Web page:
I know what you’re probably thinking; why would anyone bother backpack hunting for whitetails? You don’t need to hunt the backcountry to find a whitetail, I can find one within eyesight of the truck. If this is you, backpack whitetail hunting isn’t for you.
But if you’re the type who craves adventure, aspires to backpack hunt the west, or are looking for the oldest buck in the forest, a backpack whitetail hunt may be just what the doctor ordered.
If you have a western hunt on the calendar, the best thing you can do is get proficient with your weapon, e-scout from home, dial in your gear, and learn backpack hunting logistics. All of these things you can do back home and will result in far fewer surprises when you head west. Even if you plan to hunt elk, starting with a western whitetail hunt can be a great way to cut your teeth, all while pursuing a critter that you have experience with and know their general habits and preferences.
If that’s not convincing enough, backpack hunting is just plain fun. There’s something special about waking up in the woods and hunting from the moment you step out of your tent. This can be a huge asset if your desired hunting location is a long hike in the dark. If we’re being honest, many times we don’t get to our spot until after sunrise, missing precious primetime hunting light. Even if you’re only hunting a couple miles in, staying in the field from sun up to sun down will undoubtedly increase your odds of finding a mature buck.
I will say upfront, you can drop a boatload of cash on backpacking equipment. The truth is, nice gear will undoubtedly increase your level of enjoyment and likely keep you in the field longer. I will caveat that by saying, if you’re tough, you can also get by with a pretty scant amount of gear, sometimes even cheap gear that you can buy at your local camping store. The long and short of it is, light gear is expensive. I’m of the opinion that buying once and crying once will likely save you money in the end, as opposed to upgrading gear every year and replacing cheap gear that breaks.
With that out of the way, the backpacking essentials are food, water, clothing, and shelter. Readily available freeze-dried meals make food prep extremely simple. If going this route, you will simply need a packable cook stove to boil water. I recommend a simple MSR Pocket Rocket, an isobutane canister, and a single aluminum or titanium pot.
Water is something you’ll need to think through. Unless you know there’s a freshwater stream in your area, you might need to pack in a water bladder to ensure you have water to last the duration of the hunt. A good rule of thumb is three liters per day, which will get very heavy if hunting for any duration. If you have knowledge of a stream nearby, a handheld water filtration pump will lighten your pack significantly. A Katadyn Hiker Pro is a classic standby.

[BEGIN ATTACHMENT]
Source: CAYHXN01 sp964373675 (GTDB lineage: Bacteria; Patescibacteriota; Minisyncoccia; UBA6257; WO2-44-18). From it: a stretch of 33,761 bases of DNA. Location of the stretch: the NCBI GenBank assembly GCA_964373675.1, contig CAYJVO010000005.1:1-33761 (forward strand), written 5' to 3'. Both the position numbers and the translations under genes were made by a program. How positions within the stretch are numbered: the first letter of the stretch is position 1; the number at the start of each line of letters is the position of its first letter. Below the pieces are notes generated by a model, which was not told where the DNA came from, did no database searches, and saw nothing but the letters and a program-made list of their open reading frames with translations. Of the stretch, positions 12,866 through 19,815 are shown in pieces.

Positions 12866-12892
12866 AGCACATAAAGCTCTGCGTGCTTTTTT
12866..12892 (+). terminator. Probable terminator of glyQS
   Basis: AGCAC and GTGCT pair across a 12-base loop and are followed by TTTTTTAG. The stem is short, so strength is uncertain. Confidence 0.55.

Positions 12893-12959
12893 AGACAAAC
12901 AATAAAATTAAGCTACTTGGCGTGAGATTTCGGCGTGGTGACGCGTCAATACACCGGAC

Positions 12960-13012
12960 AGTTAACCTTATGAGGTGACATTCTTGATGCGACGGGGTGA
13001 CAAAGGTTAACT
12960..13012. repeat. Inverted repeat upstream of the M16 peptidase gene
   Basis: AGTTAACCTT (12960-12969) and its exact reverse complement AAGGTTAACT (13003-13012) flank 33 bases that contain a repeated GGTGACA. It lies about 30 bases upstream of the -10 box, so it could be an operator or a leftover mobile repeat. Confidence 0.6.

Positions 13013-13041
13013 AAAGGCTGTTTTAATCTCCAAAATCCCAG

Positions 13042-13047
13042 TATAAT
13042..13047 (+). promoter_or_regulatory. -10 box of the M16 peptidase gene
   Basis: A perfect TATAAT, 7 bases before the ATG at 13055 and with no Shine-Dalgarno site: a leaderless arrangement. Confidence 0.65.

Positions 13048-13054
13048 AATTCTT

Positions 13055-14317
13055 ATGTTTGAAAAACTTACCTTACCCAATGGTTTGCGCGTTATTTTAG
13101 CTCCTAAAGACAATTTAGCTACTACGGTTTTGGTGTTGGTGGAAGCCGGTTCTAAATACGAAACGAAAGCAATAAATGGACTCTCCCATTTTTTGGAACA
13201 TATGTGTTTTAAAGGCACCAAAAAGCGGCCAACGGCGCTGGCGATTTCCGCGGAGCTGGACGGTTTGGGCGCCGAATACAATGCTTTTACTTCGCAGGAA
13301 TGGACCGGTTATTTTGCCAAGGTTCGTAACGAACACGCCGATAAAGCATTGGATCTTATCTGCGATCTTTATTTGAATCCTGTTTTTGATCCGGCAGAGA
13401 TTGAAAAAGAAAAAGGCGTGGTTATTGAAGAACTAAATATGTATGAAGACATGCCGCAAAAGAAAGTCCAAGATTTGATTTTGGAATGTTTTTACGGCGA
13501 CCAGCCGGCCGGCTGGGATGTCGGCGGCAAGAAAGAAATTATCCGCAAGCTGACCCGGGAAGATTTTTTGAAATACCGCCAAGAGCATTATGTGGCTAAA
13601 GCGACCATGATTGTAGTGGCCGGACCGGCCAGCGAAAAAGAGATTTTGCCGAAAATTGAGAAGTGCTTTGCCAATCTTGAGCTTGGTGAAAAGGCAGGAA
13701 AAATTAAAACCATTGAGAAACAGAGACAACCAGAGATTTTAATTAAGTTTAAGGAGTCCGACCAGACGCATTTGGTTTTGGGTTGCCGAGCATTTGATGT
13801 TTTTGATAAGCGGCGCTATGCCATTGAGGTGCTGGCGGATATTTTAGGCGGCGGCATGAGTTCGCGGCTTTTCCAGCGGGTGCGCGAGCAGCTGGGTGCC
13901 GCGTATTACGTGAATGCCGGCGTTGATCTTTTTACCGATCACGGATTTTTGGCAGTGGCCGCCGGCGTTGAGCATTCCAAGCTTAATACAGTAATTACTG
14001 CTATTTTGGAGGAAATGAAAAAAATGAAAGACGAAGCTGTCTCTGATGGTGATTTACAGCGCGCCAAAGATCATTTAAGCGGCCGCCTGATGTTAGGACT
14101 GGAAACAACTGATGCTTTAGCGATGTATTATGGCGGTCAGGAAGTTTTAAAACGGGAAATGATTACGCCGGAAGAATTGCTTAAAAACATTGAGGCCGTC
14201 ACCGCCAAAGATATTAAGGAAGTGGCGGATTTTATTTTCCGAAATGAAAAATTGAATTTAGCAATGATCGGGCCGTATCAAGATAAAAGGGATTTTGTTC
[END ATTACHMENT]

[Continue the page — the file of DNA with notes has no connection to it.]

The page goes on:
Because you could write a book on backpacking gear, I’ll stick to the big four which are the tent, sleeping bag, sleeping pad, and pack. When it comes to the latter, you’re going to want a quality frame pack for hauling meat. A cheap frame pack will run you a touch over $100, whereas top-end frame packs will rob you of several hundred. Candidly, a quality Stone Glacier frame pack might be the best hunting investment I’ve ever made.
Next, you’ll want a lightweight three or four-season tent. Four-season tents are usually only necessary if hunting the late season where snow is a real possibility. Otherwise, a three-season tent will save you a few ounces and a few dollars. For solo hunts, a two-person tent will allow you a little more room for gear and comes with very little weight penalty over a confined one-person model.
When it comes to air pads, go with a lightweight inflatable option. The thicker the air pad, the more comfortable it will be for side sleepers. The higher the R-value, the warmer you will sleep. Nothing will chill you more at night than sleeping on a non-insulated air pad in winter-like conditions.
When choosing a sleeping bag, it’s always safe to err on the side of caution and buy one rated lower than you intend on camping. Consider a down-filled zero-degree or 15-degree bag for a versatile setup. You can always unzip your zero-degree bag, but you can’t make your 30-degree bag a heck of a lot warmer.
A common question that new backpack hunters always have is, where should I set up camp to avoid spooking deer? You obviously don’t want to hike halfway back to the truck to find a camping spot void of deer, but you also don’t want to sleep right on top of the area you plan to hunt in the morning.
With often twelve-plus hours of darkness, your scent will have plenty of opportunity to spook nearby deer. It’s usually good practice to sleep on the opposite side of the ridge from where you plan to hunt in the morning. By putting a ridge between you and the deer, your camp noise should be minimized, and your thermals should be pulling your scent down the mountain, away from the basin that the deer will be occupying.